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384 pp., 6.125 x 9.25, 31 halftones, 1 maps, 10 tables, notes, bibl., index

Cloth
ISBN  978-0-8078-3930-0
Published: August 2013

Greater than Equal

African American Struggles for Schools and Citizenship in North Carolina, 1919-1965

By Sarah Caroline Thuesen


During the half century preceding widespread school integration, black North Carolinians engaged in a dramatic struggle for equal educational opportunity as segregated schooling flourished. Drawing on archival records and oral histories, Sarah Thuesen gives voice to students, parents, teachers, school officials, and civic leaders to reconstruct this high-stakes drama. She explores how African Americans pressed for equality in curricula, higher education, teacher salaries, and school facilities; how white officials co-opted equalization as a means of forestalling integration; and, finally, how black activism for equality evolved into a fight for something "greater than equal"--integrated schools that served as models of civic inclusion.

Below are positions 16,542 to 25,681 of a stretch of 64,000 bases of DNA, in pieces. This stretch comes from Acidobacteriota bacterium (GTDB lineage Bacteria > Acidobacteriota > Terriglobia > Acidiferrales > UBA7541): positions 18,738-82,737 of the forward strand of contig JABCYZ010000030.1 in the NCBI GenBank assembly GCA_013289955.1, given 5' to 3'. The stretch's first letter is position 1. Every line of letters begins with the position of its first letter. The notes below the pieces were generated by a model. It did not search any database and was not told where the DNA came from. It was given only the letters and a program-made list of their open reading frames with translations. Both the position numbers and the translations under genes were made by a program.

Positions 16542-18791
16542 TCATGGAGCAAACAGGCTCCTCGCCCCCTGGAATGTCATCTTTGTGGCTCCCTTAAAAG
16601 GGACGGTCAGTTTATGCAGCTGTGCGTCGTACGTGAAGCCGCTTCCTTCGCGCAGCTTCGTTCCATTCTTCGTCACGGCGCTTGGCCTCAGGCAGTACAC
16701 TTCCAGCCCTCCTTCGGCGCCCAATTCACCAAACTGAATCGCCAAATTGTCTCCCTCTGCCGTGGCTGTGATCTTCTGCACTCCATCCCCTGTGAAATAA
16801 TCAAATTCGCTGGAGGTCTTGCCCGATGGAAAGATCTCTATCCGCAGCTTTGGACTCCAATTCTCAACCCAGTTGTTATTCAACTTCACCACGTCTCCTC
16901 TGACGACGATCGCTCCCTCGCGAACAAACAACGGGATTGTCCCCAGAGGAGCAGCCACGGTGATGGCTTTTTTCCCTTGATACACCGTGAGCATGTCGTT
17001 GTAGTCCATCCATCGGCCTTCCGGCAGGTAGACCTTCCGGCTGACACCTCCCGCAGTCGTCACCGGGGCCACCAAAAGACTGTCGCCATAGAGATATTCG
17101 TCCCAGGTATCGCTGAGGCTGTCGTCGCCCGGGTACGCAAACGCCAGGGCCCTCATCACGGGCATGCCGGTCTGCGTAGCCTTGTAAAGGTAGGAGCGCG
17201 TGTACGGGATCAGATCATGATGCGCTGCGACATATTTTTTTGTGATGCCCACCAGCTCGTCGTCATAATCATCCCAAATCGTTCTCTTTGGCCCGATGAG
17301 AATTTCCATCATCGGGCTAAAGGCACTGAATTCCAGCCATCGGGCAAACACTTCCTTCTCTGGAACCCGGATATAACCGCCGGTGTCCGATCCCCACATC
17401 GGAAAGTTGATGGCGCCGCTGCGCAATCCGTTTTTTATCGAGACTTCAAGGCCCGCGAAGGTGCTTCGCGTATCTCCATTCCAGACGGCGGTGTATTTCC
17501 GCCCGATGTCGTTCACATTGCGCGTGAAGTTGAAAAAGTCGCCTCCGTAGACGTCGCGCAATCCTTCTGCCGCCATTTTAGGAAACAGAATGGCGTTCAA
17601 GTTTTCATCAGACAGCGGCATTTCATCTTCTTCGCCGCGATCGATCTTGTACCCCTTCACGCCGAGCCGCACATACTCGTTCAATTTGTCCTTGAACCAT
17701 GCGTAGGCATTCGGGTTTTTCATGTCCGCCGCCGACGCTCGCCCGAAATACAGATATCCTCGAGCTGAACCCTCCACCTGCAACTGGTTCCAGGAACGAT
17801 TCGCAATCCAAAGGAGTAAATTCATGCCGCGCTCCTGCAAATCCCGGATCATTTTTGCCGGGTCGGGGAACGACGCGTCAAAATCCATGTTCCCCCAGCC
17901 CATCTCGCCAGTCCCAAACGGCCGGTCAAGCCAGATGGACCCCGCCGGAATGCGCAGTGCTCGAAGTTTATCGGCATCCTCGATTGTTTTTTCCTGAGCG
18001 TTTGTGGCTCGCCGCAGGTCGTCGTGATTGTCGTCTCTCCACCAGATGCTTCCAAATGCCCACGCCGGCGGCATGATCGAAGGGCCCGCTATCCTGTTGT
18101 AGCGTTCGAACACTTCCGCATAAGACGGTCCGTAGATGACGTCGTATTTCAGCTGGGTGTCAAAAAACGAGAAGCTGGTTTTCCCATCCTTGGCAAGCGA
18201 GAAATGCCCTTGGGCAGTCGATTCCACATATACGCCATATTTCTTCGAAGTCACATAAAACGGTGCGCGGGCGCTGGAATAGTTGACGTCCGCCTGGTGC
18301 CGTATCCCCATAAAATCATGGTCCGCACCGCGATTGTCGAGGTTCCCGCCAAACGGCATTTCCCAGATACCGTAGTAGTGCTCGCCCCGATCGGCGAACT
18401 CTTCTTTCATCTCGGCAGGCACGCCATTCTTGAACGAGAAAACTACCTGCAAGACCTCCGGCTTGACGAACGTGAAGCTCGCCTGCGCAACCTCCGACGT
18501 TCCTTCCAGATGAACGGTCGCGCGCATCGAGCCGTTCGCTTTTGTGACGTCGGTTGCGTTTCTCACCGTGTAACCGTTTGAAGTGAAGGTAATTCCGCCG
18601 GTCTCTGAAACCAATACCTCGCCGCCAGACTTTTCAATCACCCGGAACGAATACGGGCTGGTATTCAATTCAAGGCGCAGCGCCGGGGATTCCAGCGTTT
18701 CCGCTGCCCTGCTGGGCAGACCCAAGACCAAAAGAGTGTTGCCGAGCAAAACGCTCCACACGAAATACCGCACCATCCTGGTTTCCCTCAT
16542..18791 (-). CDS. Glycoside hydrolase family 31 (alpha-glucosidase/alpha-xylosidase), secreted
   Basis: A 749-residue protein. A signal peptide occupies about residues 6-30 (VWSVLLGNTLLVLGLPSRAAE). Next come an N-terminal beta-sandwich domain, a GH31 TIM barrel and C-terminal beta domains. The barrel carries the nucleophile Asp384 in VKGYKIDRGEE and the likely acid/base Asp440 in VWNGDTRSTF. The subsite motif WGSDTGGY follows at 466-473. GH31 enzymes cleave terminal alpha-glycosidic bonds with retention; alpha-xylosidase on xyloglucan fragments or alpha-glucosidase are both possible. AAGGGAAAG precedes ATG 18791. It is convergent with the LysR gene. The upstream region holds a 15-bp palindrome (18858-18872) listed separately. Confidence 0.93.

These battles persisted into the Brown era, mobilized black communities, narrowed material disparities, fostered black school pride, and profoundly shaped the eventual movement for desegregation. Thuesen emphasizes that the remarkable achievements of this activism should not obscure the inherent limitations of a fight for equality in a segregated society. In fact, these unresolved struggles are emblematic of fault lines that developed across the South, and serve as an urgent reminder of the inextricable connections between educational equality, racial diversity, and the achievement of first-class citizenship.

About the Author

Sarah Thuesen teaches history at Guilford College in Greensboro, N.C.


Reviews

"Recommended. Upper-division undergraduates and above."
--Choice

"An impressive book full of fascinating stories. Thuesen's style is clear and easy to follow, her research is excellent, and her exploration of black education in North Carolina is thorough."
--Adam Fairclough, Leiden University

"Historically rich and convincingly rendered. Thuesen addresses conflicting interpretations of black educational advocacy prior to desegregation without losing sight of poignant individual stories."
--Vanessa Siddle Walker, Emory University

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